One last chance for young Simms and the offense with only 1:52 and 54 yds away from salvation.
Simms was poised, hitting Galloway for 13 yards to the Redskins' 41. He calmly hit WR Edell Sheppard on an 11 yard strike to the Washington 30.
After spiking the ball, 1:10 remained.
Simms wasn't going to nickel and dime his team down the field - he wasn't that kind of ball player. He let a bomb fly to the back of the end zone that Sheppard pulled in for a game saving 30 yard touchdown.
It appeared we were headed to overtime...but then disaster struck. The stadium and Bucs sideline gasped in horror as Matt Bryant's game tying extra point was blocked. All that work that had gone into the comeback - perhaps the Bucs season - gone on a blocked extra point.
"I heard the blocked extra point," Bucs receiver Joey Galloway told reporters after the game, "Everybody teared up, and it was like the end of the world just happened. Then we see the flag, and you start to hear the whispers. "Let's go for it. Let's go for it.' He made the call, and it's surprising. Your initial reaction is, "Really?' Then you get all excited. "Let's Go!' When you have a guy like Alstott who played the way he did (Sunday), you take your chances."
Offsides on the Redskins allowed a stay of execution. Now Jon Gruden had to make up his mind. Play for the tie or go for the win?
Just a week earlier, Rams coach Dick Vermeil made the decision to pass on overtime and go for the win. They succeeded. Could the Bucs do the same?
Gruden made the call. At the goal line - only one man could get the football. One of the most beloved players in Tampa Bay history, Mike Alstott, was feeling a bit under utilized in Jon Gruden's offense. It frustrated Gruden to no end, hearing "Give the ball to the A-train," seemed to tweak Gruden's ego just a bit.
He would either be a genius with brass ones by having Alstott win the game or he'd simply point to Alstott's failed attempt and say, "There's your savior. Maybe I do know what I'm doing."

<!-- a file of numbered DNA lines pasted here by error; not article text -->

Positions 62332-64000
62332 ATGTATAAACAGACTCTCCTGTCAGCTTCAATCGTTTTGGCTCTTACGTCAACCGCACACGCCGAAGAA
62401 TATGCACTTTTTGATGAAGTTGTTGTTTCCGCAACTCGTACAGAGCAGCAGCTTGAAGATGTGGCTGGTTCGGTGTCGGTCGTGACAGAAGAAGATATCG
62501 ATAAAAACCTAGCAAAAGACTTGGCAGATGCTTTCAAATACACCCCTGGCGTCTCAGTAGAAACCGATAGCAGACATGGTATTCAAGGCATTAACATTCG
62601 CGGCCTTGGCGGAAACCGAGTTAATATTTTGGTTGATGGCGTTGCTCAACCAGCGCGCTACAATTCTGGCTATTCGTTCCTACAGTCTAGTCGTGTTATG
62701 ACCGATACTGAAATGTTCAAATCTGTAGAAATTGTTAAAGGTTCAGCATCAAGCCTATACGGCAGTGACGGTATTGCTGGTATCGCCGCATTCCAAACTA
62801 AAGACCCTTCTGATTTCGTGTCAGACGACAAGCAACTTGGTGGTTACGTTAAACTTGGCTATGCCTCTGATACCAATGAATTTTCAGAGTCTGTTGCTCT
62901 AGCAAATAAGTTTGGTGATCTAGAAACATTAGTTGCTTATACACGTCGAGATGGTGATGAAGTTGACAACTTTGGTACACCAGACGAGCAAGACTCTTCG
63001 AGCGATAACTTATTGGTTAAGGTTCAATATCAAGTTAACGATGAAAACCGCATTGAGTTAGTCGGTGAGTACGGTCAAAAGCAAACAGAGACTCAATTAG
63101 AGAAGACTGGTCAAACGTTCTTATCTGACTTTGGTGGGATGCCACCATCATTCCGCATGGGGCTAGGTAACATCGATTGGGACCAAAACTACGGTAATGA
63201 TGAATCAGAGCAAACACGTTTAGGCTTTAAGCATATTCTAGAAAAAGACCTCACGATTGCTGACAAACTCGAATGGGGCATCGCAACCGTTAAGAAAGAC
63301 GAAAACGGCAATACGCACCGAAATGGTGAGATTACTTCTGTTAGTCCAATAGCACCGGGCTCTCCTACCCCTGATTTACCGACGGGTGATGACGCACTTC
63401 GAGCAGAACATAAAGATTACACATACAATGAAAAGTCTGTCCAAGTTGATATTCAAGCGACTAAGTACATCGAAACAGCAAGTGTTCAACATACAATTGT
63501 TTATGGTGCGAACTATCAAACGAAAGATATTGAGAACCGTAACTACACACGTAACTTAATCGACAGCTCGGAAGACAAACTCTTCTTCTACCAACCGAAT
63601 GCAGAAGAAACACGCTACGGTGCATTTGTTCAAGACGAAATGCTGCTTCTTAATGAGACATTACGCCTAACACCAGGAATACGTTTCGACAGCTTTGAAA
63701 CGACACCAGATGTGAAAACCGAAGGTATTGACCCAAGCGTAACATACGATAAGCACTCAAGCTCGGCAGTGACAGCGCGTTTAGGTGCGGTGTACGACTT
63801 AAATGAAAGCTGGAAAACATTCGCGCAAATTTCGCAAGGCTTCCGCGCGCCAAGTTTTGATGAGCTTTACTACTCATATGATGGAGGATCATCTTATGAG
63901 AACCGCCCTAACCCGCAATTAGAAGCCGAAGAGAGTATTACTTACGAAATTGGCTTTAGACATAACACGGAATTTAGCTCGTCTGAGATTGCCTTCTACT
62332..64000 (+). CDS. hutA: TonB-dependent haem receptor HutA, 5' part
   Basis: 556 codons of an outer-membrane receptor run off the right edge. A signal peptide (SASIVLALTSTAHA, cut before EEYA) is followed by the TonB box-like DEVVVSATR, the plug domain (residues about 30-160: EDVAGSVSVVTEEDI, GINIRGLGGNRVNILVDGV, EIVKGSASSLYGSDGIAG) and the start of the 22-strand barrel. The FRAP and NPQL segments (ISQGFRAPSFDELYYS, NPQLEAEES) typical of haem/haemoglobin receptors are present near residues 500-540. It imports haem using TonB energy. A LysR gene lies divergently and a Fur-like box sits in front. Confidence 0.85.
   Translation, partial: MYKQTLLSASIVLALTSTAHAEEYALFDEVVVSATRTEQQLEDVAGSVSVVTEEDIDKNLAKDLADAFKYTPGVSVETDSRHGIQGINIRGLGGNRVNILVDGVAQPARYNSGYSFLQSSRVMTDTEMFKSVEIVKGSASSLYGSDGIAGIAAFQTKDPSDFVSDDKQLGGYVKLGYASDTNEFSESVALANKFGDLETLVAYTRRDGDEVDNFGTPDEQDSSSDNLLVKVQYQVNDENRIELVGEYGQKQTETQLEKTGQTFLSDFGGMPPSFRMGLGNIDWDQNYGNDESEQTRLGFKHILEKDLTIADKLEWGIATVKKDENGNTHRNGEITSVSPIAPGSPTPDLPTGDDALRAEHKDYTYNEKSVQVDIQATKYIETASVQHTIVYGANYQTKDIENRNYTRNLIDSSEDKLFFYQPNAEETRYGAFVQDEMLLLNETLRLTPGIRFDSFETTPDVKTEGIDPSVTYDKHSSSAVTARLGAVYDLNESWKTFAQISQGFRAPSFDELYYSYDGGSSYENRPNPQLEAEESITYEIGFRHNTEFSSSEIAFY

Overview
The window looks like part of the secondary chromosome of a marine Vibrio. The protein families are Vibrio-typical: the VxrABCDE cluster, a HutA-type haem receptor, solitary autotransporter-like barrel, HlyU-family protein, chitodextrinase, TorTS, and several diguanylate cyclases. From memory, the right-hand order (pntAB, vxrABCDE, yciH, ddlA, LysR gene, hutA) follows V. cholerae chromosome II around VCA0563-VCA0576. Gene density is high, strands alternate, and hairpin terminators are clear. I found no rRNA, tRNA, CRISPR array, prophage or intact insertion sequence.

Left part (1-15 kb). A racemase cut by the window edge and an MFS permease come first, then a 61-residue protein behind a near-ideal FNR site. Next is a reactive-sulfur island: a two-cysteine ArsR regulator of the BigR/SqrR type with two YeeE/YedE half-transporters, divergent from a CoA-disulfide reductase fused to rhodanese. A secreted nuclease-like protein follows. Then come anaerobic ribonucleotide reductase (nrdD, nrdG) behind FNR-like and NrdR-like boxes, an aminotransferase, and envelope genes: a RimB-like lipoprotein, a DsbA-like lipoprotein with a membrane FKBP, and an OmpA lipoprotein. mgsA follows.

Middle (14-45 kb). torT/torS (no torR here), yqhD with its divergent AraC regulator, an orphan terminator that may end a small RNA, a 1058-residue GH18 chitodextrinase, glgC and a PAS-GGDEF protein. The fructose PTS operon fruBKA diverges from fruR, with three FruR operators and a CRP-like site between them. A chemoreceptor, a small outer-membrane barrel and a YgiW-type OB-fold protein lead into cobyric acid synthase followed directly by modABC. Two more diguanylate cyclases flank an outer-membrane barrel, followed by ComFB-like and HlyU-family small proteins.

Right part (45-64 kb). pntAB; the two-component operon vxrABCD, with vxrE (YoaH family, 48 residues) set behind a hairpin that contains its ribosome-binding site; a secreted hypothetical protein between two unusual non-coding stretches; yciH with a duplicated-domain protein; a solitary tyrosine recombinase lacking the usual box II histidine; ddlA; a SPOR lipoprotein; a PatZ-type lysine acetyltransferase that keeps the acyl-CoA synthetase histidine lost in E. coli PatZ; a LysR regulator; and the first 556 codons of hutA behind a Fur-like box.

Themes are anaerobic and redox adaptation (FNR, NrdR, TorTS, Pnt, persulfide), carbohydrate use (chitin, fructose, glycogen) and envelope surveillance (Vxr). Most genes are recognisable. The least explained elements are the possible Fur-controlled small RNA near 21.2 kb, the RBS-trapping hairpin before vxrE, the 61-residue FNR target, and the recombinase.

Either way, it was going to be Alstott up the gut and everyone in the stadium knew it.
Alstott plunged toward the goal line it seemed every single player on the Washington Redskins defense (and maybe even some on the bench) swallowed him up. The Train's powerful thighs kept churning, he kept twisting and suddenly he found himself body surfing toward the goal line.
Did the ball break the plane of the goal? Who knows? On the field it was ruled a good conversion. Instant replay proved inconclusive. The Redskins and their fans insist to this day he failed.
The bottom line was on the field, Alstott had saved the day and the Bucs took a 36-35 lead with just 0:58 left. The Bucs defense would snuff out any chance for a dramatic last second field goal by stopping the Redskins on 4th and 10 on their own side of the fifty.
It was a game for the ages and a victory that righted the ship for the Bucs. They would win six of their last eight games to capture their second NFC South crown (on tie-breakers) and earn a home playoff game against - those same Washington Redskins.
That game too would come down to the final moments, but this time, Simms pass to Edell Sheppard would fall incomplete and the Bucs would fall short.